Retailers may be struggling by Levi Strauss is not.
Levi Strauss, the San Francisco–based maker of iconic Levi’s blue jeans and Dockers khaki pants, went public for the second time in March, listing on the New York Stock Exchange under the symbol LEVI.
The company, which invented rugged denim blue jeans with rivets in 1873 and patented them as “waist overalls,” has enjoyed strong sales and rising profits in recent years, bucking a downturn in the retail industry. Last year, it generated $5.6 billion in revenue, from sales in more than 110 countries.
Levi Strauss first went public in 1971, before being taken private again in 1985 via a leveraged buyout. In its latest initial public offering (IPO), the company raised $623 million, excluding an underwriters’ allotment. In its filing with the Securities and Exchange Commission, Levi Strauss said the proceeds would be used for general corporate purposes and to “drive further brand and category diversification,” possibly including the purchase of trendy brands.
Today, in addition to jeans and casual dress pants, the company sells tops, shorts, skirts, jackets, footwear and related accessories. Its gross margins have climbed to a 20-year high, and it has opened many new stores. Levi Strauss attributes its record margins to “improvements in its supply chain and inventory management, as well as a shift to its higher-margin direct-to-consumer channel and Europe segment,” according to Renaissance Capital.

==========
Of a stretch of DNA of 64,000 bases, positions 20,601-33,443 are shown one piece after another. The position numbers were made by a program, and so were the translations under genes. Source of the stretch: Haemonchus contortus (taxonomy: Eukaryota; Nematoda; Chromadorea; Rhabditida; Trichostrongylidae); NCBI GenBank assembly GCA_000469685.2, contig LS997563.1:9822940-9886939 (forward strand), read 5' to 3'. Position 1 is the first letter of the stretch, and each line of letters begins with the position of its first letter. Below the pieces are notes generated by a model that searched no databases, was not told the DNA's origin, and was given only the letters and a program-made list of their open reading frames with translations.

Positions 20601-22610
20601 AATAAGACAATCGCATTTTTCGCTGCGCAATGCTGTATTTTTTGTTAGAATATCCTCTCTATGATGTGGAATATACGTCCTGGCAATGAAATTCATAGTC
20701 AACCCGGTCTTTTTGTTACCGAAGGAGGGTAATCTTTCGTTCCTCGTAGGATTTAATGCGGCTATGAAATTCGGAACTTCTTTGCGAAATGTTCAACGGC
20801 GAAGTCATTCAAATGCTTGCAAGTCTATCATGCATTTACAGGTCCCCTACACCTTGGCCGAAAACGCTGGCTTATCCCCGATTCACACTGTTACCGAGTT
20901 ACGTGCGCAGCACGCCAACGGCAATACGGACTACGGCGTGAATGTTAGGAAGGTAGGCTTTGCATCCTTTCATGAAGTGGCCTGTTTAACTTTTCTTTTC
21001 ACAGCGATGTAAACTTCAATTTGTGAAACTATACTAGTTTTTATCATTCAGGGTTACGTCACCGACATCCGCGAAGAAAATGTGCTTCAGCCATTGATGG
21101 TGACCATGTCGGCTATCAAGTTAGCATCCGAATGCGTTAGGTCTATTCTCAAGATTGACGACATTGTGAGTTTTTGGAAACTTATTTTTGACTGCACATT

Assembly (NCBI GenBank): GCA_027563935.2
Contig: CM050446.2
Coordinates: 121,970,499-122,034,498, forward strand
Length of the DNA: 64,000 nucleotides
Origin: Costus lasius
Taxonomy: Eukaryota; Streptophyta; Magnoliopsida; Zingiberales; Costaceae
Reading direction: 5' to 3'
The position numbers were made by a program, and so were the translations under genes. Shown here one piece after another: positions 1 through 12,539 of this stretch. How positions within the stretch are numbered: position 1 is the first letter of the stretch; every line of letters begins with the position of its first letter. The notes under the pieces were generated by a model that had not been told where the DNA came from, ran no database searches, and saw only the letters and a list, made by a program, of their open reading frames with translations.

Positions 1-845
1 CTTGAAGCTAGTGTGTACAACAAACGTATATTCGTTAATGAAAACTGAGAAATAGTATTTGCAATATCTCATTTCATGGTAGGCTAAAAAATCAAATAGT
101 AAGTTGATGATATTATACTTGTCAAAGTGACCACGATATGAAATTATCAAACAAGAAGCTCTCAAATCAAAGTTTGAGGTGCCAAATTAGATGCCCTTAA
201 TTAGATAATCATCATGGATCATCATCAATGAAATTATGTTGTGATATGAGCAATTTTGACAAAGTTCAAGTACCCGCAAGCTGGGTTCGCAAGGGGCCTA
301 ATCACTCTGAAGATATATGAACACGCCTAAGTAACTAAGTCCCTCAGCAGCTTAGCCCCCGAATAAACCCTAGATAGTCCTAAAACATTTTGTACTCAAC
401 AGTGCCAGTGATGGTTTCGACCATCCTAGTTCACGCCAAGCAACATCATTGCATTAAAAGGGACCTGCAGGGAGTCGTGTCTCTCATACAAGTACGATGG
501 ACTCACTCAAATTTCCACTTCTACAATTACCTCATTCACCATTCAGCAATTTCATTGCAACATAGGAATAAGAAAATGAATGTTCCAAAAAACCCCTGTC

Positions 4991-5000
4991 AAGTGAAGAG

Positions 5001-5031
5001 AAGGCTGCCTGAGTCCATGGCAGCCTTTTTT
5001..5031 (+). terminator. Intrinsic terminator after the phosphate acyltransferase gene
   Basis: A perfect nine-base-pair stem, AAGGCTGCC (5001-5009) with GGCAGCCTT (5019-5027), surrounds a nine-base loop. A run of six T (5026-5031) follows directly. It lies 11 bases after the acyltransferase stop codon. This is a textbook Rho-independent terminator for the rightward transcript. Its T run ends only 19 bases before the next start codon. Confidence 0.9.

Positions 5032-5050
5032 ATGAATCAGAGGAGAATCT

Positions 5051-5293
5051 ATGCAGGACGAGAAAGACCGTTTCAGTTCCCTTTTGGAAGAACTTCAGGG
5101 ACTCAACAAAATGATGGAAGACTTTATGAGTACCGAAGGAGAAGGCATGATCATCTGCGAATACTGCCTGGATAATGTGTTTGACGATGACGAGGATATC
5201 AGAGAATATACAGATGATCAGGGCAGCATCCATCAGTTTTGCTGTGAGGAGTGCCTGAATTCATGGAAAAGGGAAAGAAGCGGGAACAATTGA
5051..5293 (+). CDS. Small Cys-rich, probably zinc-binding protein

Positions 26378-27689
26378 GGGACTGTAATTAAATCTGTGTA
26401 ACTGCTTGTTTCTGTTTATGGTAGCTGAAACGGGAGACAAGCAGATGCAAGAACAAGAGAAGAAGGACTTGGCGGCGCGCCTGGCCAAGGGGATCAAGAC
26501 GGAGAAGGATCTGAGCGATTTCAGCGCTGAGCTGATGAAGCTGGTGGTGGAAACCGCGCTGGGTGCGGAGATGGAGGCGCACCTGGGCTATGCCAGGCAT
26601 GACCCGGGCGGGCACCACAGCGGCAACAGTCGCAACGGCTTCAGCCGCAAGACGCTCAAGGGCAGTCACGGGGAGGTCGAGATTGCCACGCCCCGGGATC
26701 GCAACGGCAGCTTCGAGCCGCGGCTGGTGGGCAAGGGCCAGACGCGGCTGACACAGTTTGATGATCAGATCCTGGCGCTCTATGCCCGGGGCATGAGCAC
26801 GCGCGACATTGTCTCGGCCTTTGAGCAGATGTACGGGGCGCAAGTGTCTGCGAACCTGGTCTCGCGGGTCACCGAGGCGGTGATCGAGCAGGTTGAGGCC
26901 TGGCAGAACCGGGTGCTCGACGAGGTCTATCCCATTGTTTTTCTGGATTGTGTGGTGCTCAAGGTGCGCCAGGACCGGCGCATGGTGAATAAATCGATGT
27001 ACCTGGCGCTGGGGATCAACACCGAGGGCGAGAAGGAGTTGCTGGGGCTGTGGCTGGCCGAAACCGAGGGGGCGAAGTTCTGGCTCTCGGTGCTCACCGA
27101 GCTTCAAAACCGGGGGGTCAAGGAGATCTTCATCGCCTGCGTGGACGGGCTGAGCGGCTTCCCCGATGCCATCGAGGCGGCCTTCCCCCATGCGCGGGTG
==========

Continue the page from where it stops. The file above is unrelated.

The company’s current strategy is unlikely to change under the new, public ownership. The IPO allowed descendants of the founder’s family to cash out a portion of their stake while retaining control under a dual-class shareholding structure, whereby each class B share is entitled to 10 votes. Some of the proceeds will also be reinvested in the business, including further expansion overseas, where Levi Strauss already gets 45% of its revenue. The company plans to boost its market share with women and online, and to grow its current 3% market share in China, which represents 20% of the global apparel market.
The underwriters of the IPO included Goldman Sachs, J.P. Morgan, Morgan Stanley, Evercore, BNP Paribas, Citi, Guggenheim, HSBC, Drexel Hamiltorn, Telsey Advisory and the Williams Capital Group.